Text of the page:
A word of caution: Be careful booking rooms here based on photos. During check-in, a fellow traveler was outright livid with the view from her room (or lack of a view), insisting that photos she saw on the property’s website did not align with the room she was placed in. The attendant calmly explained that she was indeed in the exact room type that she booked. We were on our way before it was resolved, but it served as a good reminder to call or email the resort if there’s any confusion about what views are associated with the room type you’re planning to book. And, also, to never yell at hotel staff. We’re better than that, humanity.
Our garden-view suite was on the ground floor, though you can reserve a room on a higher floor as well as a room peering out over the infinity pool and into the sunset. We chose to save money on the view and experience the sunset while actually in the pool, and I’d encourage those only staying for a night to do likewise. Once it’s dark, that ocean-view room offers the same view as my cheaper garden-view room: the backdrop of night.
Manava doesn’t take lightly the use of the word “suites” in the property’s name. Our base-level room was positively gigantic, featuring a king bed in its own room, a bathtub, shower (with rainfall head), separate toilet, a work desk, kitchenette (replete with a stove, microwave and a knife big enough to cut open a pineapple from the nearby market), living room and an outdoor patio.
I still can’t figure out who would book what is essentially an elaborate airport hotel to set up shop long enough to cook meals, but evidently it’s useful to some.
We found our room spotless and very Tahitian-themed, from the woodwork in the bathroom to the motif of the living-room furniture.
There was something of an odor, likely a cleaning supply that didn’t agree with me, when we first arrived. That said, a few open windows cured that in a couple of hours.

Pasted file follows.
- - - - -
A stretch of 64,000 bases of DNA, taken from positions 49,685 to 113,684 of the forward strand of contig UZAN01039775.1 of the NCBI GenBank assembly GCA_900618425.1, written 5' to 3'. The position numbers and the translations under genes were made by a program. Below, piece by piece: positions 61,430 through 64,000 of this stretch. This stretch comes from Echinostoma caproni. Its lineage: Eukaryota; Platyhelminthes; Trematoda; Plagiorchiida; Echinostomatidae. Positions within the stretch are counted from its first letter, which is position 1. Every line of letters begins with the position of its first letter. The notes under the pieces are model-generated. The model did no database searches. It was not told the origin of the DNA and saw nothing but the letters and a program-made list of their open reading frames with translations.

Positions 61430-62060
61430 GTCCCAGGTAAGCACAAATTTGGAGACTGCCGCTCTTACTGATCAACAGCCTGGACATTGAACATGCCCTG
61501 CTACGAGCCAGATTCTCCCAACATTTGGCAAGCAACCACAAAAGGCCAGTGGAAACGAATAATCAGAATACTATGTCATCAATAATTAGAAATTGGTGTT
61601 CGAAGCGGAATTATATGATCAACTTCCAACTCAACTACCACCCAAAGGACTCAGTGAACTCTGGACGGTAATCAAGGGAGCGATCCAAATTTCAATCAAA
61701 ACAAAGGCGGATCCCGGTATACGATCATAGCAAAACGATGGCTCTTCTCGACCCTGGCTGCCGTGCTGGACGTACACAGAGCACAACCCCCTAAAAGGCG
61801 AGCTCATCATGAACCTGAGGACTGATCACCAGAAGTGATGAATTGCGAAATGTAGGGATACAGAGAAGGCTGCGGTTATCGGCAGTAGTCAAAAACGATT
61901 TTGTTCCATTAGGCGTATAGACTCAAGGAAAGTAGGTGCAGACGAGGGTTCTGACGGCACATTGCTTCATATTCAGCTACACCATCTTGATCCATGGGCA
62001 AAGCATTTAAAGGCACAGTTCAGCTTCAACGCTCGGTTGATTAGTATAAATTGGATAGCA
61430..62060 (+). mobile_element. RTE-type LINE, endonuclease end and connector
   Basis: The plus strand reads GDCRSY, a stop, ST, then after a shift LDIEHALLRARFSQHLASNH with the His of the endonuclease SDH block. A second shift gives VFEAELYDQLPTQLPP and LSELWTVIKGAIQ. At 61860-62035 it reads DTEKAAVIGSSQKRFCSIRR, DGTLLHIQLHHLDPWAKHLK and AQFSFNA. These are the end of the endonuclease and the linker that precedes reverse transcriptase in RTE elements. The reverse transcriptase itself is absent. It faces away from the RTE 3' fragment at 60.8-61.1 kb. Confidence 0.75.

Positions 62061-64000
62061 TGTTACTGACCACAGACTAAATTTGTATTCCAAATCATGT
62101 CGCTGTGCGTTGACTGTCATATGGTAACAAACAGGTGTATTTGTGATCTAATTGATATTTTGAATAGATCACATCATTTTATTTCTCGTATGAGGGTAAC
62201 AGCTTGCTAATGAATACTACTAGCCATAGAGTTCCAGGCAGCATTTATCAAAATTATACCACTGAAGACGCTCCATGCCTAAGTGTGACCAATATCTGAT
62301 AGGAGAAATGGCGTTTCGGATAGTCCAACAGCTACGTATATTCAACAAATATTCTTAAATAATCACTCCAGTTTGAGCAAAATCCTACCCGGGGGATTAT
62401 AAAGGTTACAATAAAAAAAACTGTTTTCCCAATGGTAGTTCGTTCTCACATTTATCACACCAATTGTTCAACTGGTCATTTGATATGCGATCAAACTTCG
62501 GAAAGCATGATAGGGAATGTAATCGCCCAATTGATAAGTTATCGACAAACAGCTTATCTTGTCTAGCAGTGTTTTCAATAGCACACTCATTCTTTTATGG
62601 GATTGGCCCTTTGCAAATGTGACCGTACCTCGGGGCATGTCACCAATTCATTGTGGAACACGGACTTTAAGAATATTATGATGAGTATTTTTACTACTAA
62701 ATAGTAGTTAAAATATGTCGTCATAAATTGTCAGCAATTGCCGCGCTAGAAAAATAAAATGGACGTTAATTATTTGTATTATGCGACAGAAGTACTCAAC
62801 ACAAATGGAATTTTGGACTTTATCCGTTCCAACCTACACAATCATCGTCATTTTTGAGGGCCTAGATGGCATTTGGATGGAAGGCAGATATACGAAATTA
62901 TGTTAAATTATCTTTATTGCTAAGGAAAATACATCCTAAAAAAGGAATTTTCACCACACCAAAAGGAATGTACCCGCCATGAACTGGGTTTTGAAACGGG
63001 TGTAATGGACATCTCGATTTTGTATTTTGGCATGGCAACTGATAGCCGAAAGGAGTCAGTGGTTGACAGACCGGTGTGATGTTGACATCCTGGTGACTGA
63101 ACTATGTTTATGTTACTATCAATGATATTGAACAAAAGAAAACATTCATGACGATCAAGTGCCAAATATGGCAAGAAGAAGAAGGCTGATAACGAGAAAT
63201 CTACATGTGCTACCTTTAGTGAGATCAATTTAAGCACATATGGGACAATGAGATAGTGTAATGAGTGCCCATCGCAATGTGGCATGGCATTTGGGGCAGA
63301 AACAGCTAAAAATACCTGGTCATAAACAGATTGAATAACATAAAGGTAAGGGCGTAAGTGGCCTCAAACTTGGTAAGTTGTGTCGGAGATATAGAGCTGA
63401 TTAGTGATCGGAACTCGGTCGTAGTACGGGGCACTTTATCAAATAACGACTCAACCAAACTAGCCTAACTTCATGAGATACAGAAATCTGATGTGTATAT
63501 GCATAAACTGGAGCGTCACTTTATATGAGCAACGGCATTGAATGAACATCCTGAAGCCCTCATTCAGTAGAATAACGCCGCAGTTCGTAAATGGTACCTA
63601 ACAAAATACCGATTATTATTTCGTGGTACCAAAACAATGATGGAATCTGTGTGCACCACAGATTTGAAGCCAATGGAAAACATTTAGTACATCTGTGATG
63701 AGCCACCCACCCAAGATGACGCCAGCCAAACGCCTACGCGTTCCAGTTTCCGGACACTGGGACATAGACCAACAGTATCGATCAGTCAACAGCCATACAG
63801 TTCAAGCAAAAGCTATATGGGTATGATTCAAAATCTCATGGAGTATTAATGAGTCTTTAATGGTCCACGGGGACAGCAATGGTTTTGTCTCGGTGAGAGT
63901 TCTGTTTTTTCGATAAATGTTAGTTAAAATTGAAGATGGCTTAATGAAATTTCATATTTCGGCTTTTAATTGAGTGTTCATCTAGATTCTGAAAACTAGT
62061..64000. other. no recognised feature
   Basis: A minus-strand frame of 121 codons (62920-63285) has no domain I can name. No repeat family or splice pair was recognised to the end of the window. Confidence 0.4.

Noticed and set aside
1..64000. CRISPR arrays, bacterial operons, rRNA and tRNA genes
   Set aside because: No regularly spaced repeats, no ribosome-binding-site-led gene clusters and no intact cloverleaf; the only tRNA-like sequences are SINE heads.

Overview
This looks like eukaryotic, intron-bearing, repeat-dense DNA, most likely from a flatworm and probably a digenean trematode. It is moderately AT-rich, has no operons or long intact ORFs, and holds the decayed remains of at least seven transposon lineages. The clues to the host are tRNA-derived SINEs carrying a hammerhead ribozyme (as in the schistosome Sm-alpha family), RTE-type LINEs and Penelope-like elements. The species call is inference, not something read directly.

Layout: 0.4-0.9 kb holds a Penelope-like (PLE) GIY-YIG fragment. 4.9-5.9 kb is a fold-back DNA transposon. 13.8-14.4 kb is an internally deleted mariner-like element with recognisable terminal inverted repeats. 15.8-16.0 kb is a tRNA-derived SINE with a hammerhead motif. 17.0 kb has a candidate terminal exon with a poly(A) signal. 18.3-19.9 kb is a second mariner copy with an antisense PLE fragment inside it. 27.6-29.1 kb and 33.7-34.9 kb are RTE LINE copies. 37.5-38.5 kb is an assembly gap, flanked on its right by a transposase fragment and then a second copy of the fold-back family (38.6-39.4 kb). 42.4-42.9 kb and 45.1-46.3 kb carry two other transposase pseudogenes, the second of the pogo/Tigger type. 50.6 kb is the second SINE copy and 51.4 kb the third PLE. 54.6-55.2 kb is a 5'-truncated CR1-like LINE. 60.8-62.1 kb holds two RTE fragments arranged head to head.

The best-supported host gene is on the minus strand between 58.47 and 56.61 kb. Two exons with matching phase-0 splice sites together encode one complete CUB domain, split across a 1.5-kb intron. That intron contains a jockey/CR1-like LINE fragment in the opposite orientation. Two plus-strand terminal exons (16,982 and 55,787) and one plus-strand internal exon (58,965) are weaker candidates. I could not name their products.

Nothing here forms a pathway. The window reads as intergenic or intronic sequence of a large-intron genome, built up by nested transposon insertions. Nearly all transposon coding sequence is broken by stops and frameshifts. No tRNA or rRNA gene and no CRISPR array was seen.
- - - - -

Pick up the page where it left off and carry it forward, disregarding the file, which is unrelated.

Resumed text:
Food and Beverage
The resort is home to three restaurants and bars, but you can be sure you’ll be paying elevated prices. While the swim-up bar at the world’s most epic infinity pool may be worth the splurge, dinner likely isn’t.
Instead, I’d again encourage those overnighting here to take a five-minute walk down the street and enjoy one (or more!) of the local food trucks. Tahitian food trucks are the stuff of legend, and this property happens to be quite close to several. My wife and I found that watching sunset in the pool, followed by dinner and dessert at a local food truck, was the ideal way to wrap up our trip to French Polynesia.
There’s not much here in the way of family activities, but there is an on-site Avis representative for those who’d like to rent a car and explore, as well as a concierge to book off-property excursions.
Truthfully, you’re better off making your way over to Moorea or one of French Polynesia’s other islands (you can catch my guide to visiting Moorea on the cheap via ferry here), but it’s good to know options exist in case weather or irregular operations at the airport turn your overnight stay into a two-night ordeal.
The amenity that everyone comes for is the pool. At check-in, we were given a red card that we could exchange for a beach towel. Do so immediately, then head to the back of the property, where it runs into the ocean, find a lounger and enjoy.
The infinity pool and nearby snorkeling area were sights to behold, and Manava had recently built two additional beach platforms where guests could spread out, enjoy a drink and soak in one last sunset before heading home.
While there’s no charge, per se, to visit the pool, you’ll be dinged with a 1,500-French Pacific-franc ($15) “resort fee” during checkout. Best I could tell, that was a pool towel and sunset tax. As much as I loathe resort fees, the pool and sunset at this place may actually have been worth that.
If you’ve been putting off digital correspondence while in Moorea, Bora Bora or elsewhere in French Polynesia due to a lackluster internet connection, you’ll be pleased to know that Manava’s included Wi-Fi was comparably speedy.
An added bonus was that the Wi-Fi signal stretched all the way out to the beach viewing platforms, enabling instantaneous Instagram bragging.
I suspect that a stay at the Manava Suite Resort Tahiti would grow tiring after a couple of days, as there’s not much to do in the surrounding (industrial) area. That said, it was the ideal one-night stand before a connecting flight out of PPT, with an infinity pool and a sunset behind Moorea that you’ll never forget. Being walkable to several of Tahiti’s famous food trucks is a welcome bonus, as is the relatively short commute to the airport.
There’s no denying the fact that rooms here are on the expensive side for an airport hotel, and the lack of a shuttle layered with a $15 “resort fee” don’t help matters. Still, the spacious, comfortable rooms and gorgeous grounds can compensate if you’re just here for 24 hours.